Academy of Strategic Management Journal (Print ISSN: 1544-1458; Online ISSN: 1939-6104)

Research Article: 2021 Vol: 20 Issue: 2

The Inclination of Corporate Voluntary Environmental Disclosure in Bangladesh: Effect of Size, Industry, and Operating Performance

Hasnan Ahmed, United International University

Hasnan Ahmed, United International University

Mofijul Hoq Masum, United International University


Corporate environmental disclosure is highly scrutinized both by the stakeholders and the academia due to their greater impact within an economy. Interestingly, many corporations in the emerging countries go for voluntary environmental disclosure even without any mandatory requirement. Recognizing the scant literature explaining such inclination this paper attempts to uncover the underlying factors that may help for future enhancement of the culture of voluntary environmental disclosure. Studying a total of 284 firm-year observations of the years 2010 to 2014 of the publicly listed companies representing all industries of Bangladesh, a linear regression model is operationalized. This study finds that voluntary environmental disclosure varies over the years and across the industries. Moreover, voluntary environmental disclosure is affected by firm size and operating performance. Interestingly, the voluntary environmental disclosure also has a habitual influence since the firms having disclosure in one year tend to disclose more in the next year. This study provides support to the applicability of organizational legitimacy theory and the institutional theory in the context of a developing country with no strict environmental disclosure requirement.


Environmental Reporting, Operating Performance, Voluntary Corporate Disclosure.

JEL Classifications

Q56, M14, M41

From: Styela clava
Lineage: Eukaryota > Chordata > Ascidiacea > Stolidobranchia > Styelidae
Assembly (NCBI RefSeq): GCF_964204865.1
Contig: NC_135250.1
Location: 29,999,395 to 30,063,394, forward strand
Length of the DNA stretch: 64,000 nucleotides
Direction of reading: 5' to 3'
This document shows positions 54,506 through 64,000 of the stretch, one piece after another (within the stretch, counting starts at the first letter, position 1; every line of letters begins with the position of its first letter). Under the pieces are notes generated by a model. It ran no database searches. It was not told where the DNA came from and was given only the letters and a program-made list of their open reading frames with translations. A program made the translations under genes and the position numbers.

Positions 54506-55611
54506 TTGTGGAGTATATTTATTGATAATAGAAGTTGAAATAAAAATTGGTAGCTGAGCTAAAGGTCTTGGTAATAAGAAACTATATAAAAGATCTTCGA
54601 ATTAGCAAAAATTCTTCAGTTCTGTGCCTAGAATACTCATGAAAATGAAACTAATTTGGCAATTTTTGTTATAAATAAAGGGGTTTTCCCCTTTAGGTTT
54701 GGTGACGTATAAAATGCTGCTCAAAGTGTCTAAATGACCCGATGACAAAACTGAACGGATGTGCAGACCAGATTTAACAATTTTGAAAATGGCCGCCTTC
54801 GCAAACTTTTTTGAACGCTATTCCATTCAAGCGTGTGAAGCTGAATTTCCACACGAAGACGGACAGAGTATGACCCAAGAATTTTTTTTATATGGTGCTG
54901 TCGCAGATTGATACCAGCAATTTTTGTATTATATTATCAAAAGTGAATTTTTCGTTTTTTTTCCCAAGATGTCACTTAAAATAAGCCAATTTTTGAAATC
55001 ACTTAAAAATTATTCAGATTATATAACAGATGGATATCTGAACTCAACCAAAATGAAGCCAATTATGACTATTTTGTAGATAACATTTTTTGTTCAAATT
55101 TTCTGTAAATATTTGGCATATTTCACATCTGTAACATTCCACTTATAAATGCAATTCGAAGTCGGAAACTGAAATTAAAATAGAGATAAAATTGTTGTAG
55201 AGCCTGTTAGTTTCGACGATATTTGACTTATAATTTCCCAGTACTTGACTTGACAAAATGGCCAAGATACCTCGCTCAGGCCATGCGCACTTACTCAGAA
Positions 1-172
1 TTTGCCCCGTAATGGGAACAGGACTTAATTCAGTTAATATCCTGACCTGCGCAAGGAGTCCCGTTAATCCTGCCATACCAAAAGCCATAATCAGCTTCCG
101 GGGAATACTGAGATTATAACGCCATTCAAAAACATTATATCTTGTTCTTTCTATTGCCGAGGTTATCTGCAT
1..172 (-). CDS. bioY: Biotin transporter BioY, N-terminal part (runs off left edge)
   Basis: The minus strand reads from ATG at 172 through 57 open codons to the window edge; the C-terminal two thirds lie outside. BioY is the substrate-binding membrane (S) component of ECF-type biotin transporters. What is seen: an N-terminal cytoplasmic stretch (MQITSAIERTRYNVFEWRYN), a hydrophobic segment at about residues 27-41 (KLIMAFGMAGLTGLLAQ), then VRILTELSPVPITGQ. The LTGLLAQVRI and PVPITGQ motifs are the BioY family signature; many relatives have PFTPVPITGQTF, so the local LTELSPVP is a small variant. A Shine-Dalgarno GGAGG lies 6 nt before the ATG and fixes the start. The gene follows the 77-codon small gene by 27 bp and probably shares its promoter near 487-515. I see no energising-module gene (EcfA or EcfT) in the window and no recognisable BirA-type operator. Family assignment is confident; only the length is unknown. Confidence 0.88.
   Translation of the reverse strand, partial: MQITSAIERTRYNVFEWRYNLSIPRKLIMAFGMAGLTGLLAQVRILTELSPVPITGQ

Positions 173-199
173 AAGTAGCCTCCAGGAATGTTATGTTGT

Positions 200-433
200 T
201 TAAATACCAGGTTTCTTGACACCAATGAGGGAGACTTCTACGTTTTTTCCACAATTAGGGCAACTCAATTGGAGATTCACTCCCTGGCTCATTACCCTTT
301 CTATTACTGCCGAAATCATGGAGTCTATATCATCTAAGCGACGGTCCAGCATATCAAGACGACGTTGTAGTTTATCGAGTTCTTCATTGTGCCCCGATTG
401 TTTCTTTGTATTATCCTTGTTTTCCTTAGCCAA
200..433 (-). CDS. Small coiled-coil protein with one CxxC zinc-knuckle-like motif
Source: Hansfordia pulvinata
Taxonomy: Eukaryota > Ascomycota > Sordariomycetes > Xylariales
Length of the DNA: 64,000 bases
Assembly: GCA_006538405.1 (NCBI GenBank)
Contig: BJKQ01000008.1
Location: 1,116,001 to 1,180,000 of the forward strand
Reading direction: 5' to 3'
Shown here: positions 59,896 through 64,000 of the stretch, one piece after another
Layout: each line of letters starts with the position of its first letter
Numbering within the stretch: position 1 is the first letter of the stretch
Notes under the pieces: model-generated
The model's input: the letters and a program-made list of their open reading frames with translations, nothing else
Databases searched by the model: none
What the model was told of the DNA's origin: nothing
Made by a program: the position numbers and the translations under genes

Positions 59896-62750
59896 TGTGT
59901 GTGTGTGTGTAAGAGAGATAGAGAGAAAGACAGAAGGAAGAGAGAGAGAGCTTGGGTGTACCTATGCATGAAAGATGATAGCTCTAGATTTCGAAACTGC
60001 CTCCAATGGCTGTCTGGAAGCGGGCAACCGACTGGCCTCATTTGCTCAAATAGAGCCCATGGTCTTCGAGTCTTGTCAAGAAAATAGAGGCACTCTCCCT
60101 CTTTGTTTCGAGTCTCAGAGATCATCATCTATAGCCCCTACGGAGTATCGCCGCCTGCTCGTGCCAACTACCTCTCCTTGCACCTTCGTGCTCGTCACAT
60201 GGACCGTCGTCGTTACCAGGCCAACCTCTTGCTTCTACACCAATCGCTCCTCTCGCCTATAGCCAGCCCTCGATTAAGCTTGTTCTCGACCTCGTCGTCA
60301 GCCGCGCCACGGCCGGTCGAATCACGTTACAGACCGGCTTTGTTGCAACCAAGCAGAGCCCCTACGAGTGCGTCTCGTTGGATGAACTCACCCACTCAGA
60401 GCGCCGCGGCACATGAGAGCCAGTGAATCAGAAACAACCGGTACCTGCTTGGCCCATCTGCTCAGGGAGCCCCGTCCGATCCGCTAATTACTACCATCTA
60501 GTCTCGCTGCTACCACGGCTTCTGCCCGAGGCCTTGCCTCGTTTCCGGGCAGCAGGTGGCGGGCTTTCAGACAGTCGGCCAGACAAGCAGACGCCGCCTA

Corporations' involvement with a greater proportion of production within an economy results high exposure to the environment. Consequently, corporate environmental disclosure becomes expected to be highly scrutinized by stakeholders of different role (Radu & Francoeur, 2017). Strong theoretical supports, for example, stakeholder theory (Freeman, 1983 & 2010) and legitimacy theory (Dowling & Pfeffer, 1975; Ashforth & Gibbs, 1990), validate the claim that environmental performance is affected by the degree of environmental disclosure. However, all kinds of environmental disclosures are not mandatory in all countries, particularly in many emerging countries. Interestingly yet, many corporations in the emerging countries without any mandatory environmental disclosure requirement have started to voluntarily disclose their environmental performance to the public (Masum et al., 2020). Studying their motivation can lead us to interesting findings that may help for future enhancement of the culture of voluntary environmental disclosure in the corporate world. Arguably, the impact of such culture on the environmental performance should be more intense than that of a mandatory disclosure requirement (Masum et al., 2021). The knowledge of the sources of motivation for corporate voluntary environmental disclosure in an emerging country context, thus, is essential. However, scholarly attempts are scant in such a context. Hence, this study focuses on the context of Bangladesh, which provides us an emerging economy setup with growing industrialization and resulting greater environmental exposure but without a significant implementation of environmental regulations. More specifically, this study intends to examine the influence of operating performance, overall profitability, and product market performance on the voluntary environmental disclosure among the corporations in Bangladesh. In addition, this study examines if past voluntary environmental disclosure contributes to that in future. The findings of this study should extend the theoretical boundaries explaining voluntary corporate environmental disclosure. From a practical perspective, the knowledge about the relationship between business performance and voluntary environmental disclosure revealed from this study would aid the policy makers to target the appropriate candidates for stimulating voluntary disclosure culture. Moreover, the knowledge about the impact of past voluntary environmental disclosure on the current one would confirm the possibility of a positive momentum of the good culture among the corporations.